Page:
Scenario Choices

Reminder of the project goals and of the first phase (COP15)

The objective of SynsCOP15 is to analyse the possible effects on climate, economies and energy systems of countries of different international environmental agreements that might emerge - or not - from the negotiations held before and after the 15th Conference of the Parties in Copenhagen.

In the first phase of the project, several scenarios have been evaluated to simulate different arrangements proposed before COP15 in Copenhagen, representing both first-best - full cooperation amongst all countries, and second-best scenarios - such as a complete failure in negotiations, an agreement within subgroups of countries (OECD, OECD+Russia, G20).

One of the conclusions is that the long term 2°C climate target is feasible in all cases whatever countries do before 2030, but assuming that a World Climate Agreement is implemented from 2030 and for the rest of the century. This outcome would require much higher and faster mitigation efforts after 2030 in the cases where almost nothing is done before 2030, and such rapid and high efforts might be unrealistic. For example, in the worst case, the energy-system must be CO2-free almost 10 years earlier than in a case where an international agreement scenario is quickly implemented. In terms of macro-economic impacts, welfare losses more important in Europe and in energy exporting countries, but they are possibly reduced by the selling of carbon permits, for example by Russia.

Phase-II Scenarios (COP16)

The scenarios analysed in the second phase of the project aim the following objectives:

  • To evaluate the long-term consequences of different strategies, including the pledges proposed in the Copenhagen Accord, as well as several threat scenarios where limited or even no long-term agreement is reached. This analysis is done with TIAM.
  • To study the macro-economic impacts of the different 2020-2030 policy proposals, including the impacts of emission permit trading between countries with enforcing emission targets, and also between countries with and without enforcing targets. This analysis is done with GEMINI-E3.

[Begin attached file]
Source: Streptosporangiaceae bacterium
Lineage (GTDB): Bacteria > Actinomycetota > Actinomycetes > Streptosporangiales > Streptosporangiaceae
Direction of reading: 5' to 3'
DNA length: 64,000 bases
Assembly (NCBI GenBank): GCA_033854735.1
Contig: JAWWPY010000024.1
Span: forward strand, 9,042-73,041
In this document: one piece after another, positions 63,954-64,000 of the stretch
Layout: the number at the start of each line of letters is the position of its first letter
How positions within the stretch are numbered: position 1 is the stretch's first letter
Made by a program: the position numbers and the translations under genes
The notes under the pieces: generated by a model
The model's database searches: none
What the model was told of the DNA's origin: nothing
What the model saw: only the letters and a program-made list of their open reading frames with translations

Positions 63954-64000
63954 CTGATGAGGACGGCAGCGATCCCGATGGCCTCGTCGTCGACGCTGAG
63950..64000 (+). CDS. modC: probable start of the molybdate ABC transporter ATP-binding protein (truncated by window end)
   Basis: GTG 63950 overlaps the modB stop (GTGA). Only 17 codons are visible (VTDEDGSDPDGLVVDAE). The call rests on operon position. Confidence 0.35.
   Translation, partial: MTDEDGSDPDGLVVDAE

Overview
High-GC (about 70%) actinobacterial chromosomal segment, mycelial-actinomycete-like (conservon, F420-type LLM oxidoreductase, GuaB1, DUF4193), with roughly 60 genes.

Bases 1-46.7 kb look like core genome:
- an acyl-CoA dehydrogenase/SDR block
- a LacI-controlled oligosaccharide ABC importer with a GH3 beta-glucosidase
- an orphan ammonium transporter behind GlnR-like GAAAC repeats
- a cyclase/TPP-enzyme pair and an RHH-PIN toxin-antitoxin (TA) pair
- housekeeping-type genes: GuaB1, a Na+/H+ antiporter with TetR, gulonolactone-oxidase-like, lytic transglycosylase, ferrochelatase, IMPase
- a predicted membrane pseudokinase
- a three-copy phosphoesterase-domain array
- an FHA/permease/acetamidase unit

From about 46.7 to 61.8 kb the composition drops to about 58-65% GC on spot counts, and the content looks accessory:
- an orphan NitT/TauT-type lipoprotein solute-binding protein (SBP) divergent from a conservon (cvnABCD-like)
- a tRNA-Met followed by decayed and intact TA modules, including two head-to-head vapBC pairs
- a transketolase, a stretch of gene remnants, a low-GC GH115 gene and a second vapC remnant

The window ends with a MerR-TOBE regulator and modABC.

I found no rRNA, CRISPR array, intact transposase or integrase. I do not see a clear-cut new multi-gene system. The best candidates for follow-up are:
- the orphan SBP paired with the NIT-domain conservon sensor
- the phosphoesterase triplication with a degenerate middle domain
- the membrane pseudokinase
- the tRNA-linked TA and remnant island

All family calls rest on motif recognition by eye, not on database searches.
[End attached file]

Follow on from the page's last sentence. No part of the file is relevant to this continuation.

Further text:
• To refine the estimation of the regional climatic impacts of the different strategies. This analysis is done with GENIE.
  • To study long-term allocation of quotas to reach the 2°C target (burden-sharing).

Table 1 presents the national pledges, with lower and higher values in some cases, as proposed by the countries in the Copenhagen Accord. Table 2 and 3 summarize the scenarios modelled in this phase of the project.


table 1: National pledges of the Copenhagen Accord
table 2: Variants of the Copenhagen Accord (modelled by TIAM and GEMINI-E3)


Other assumptions:

  • In the case of pledges applied to countries belonging to regions of TIAM (eg. South Africa is included in the regional called Africa in TIAM), ratios have been used to define the emission target of the region as modelled in TIAM.
  • In TIAM, trade of carbon permits is limited to 10% in 2020 and 20% in 2030 and later of the required emission reduction of each country, including the voluntary emission reductions.


table 3: Combination of the variants of the Copenhagen Accord with long-term climate target of 2┬░C (modelled only by TIAM)

Other assumptions:

  • The long-term climate target is 2°C in 2100, with possible overshooting of the target before 2100. All countries agree and cooperate from 2010, 2040 or 2055, depending on the scenarios
  • Trade of carbon permits is limited to 10% in 2020 and 20% in 2030 and later of the required emission reduction of each country, including the voluntary emission reductions, when only a partial climate agreement is implemented. As soon as full cooperation between all countries is assumed, starting in 2010, 2040 or 2055 depending on the scenarios, trade of carbon permits is unlimited.